An Australian designer is going to allow plenty of sea creatures around the world to “just keep swimming.”
Alex Goad, a designer in Melbourne, Australia, has developed a new artificial structure to help rebuild coral reef habitats that have been damaged or destroyed. Called MARS (Modular Artificial Reef Structure), the ceramic, Lego-like modules will “act as building blocks to help repopulate corals and fish stocks,” Goad wrote in his abstract for MARS.
After testing concrete, metals and ceramics, Goad learned that because ceramics and coral have a similar chemical composition -- both contain calcium carbonate -- organisms are more apt to colonize on ceramic surfaces than on other artificial materials, and therefore it was the best choice for man-made reefs, Goad told The Huffington Post in an email.
"Ceramics has been used in the aquarium market for the last 50 years and is the go-to material for transplanting sensitive coral," he said.
The ceramic slip Goad uses to build MARS is food grade ceramic and does not contain lead or other toxins present in some mixtures of ceramic. So long as the ceramic is fired to the correct temperature, "the material is completely inert and in a solid state," he says, meaning that even if there were toxins present they would not be available for uptake by marine organisms.
The product aims to be accessible and adaptable to all types of communities suffering reef damage. MARS will also be affordable and easy to build on site, Australia Geographic reports.
“[It] is designed to be implemented by hand to avoid the costs of barges and cranes required for conventional artificial reefs products,” Goad told HuffPost. “Many communities that have experienced reef decline are often not able or willing to invest in restoring their damaged reef, which is why we want the product to be as affordable as possible.”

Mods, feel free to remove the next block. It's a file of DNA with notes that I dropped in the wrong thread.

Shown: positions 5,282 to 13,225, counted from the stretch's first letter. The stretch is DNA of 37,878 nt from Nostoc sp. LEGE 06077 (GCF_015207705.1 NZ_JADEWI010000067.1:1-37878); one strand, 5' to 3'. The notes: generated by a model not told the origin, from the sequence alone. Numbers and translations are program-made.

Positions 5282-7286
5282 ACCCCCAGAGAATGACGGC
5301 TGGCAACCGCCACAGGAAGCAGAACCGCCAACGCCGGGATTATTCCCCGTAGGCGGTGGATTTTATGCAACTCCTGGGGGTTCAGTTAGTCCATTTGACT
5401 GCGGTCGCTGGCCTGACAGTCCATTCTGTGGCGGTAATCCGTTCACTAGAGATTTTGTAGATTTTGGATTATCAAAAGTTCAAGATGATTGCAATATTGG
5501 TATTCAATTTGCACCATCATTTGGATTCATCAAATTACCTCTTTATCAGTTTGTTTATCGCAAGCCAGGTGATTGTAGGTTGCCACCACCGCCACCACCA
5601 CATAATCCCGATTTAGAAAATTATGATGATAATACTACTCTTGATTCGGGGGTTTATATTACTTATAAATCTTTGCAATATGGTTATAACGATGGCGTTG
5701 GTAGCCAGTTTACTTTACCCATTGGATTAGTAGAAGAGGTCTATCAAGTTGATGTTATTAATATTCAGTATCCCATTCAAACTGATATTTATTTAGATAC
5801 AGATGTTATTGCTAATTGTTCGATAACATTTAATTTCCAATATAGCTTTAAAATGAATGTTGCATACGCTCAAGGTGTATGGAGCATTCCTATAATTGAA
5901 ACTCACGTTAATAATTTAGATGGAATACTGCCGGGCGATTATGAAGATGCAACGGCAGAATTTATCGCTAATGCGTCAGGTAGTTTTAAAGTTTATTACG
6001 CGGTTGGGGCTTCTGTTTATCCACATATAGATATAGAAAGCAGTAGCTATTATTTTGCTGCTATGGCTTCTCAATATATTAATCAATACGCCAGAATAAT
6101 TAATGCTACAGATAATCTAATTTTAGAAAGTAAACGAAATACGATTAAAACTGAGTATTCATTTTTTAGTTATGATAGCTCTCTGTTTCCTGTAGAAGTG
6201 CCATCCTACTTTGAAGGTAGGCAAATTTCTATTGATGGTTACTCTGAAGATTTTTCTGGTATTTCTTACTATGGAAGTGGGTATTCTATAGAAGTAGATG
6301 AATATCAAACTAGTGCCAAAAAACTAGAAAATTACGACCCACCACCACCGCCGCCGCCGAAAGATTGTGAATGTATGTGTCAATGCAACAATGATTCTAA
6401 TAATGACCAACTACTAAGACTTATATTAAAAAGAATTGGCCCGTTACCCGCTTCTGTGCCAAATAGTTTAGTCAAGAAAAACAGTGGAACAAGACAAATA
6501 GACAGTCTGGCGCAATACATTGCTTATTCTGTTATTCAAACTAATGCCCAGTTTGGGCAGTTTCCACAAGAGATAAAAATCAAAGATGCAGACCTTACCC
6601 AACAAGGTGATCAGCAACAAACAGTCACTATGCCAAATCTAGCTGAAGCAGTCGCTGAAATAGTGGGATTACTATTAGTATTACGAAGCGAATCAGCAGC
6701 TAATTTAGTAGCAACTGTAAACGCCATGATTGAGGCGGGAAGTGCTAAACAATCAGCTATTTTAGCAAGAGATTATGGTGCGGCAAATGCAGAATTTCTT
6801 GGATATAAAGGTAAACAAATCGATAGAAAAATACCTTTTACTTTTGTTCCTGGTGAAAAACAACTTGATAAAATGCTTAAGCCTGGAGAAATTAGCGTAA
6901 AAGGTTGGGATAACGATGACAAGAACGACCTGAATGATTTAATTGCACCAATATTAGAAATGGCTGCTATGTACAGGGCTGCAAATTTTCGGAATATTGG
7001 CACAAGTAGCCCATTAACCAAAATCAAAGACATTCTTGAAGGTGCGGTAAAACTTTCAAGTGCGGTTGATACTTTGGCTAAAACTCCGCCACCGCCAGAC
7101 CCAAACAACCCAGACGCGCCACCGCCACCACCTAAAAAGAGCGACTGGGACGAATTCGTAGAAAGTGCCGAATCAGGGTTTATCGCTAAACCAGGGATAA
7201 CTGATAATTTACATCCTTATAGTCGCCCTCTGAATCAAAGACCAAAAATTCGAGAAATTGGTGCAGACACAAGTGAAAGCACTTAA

MARS intends not to just replace reefs that have been destroyed, but naturally speed up the regrowth of ecosystems that have been hurt by damaged reefs. Natural corals have growth rates of 0.3 to 10 centimeters per year, depending on type, according to the National Oceanic and Atmospheric Administration. But, as Goad explained to London-based design magazine Dezeen, "What may have taken 100 years to restore naturally can be reduced to an estimated eight to 15 years using the MARS system."
The artificial structures mimic the size and shape of natural coral -- they are porous, with indentations and crevices that allow plants to grow and organisms to colonize while being protected. This innovation allows populations that have suffered due to reef decline to thrive and repopulate without the threat of predators.
However, the development of artificial reefs isn't without controversy: Some people believe coral reefs should be left to nature to restore and and rebuild. Others argue that artificial reefs can disrupt the natural populating of species and may be used to overpopulate marine life for harvesting. "Some biologists worry that artificial reefs simply attract fish from natural reefs and may become killing zones for certain sought-after fish," National Geographic reported in February 2011. Artificial reefs that are poorly designed and planned can damage ecosystems, according to NOAA.
"Many people still do not agree with the use of artificial reefs for restoration believing that reef systems should be left alone to restore themselves. In many cases this is an acceptable practice however when the rate of destruction far exceeds the rate of natural coral growth then we must intervene," Goad said.
MARS is currently being tested in Port Phillip Bay, in Melbourne, where many shellfish reefs have been damaged. Though still in the development stage, MARS is already proving successful after just a few months underwater. Goad has documented shellfish colonization and a variety of fish hiding in the designed protective spaces of the units, he told HuffPost. Small seaweeds, sponges and other organisms and vegetation are also naturally growing amongst the modules.
The concept, which began as Goad’s final honors graduate project in industrial design at Melbourne’s Monash University, in 2013, won the graduate prize for Best Product Design, as well as the Hills Young Australian Design Award for Sustainability and the James Dyson Award Australia.
Goad is hoping to have a final product completed by the end of 2015. He is developing the project under Reef Design Lab, a Melbourne-based not-for-profit studio he founded with artificial reef expert and scientist David Lennon. When it is complete, they hope to sell MARS to various reef restoration organizations and communities that have experienced reef decline.
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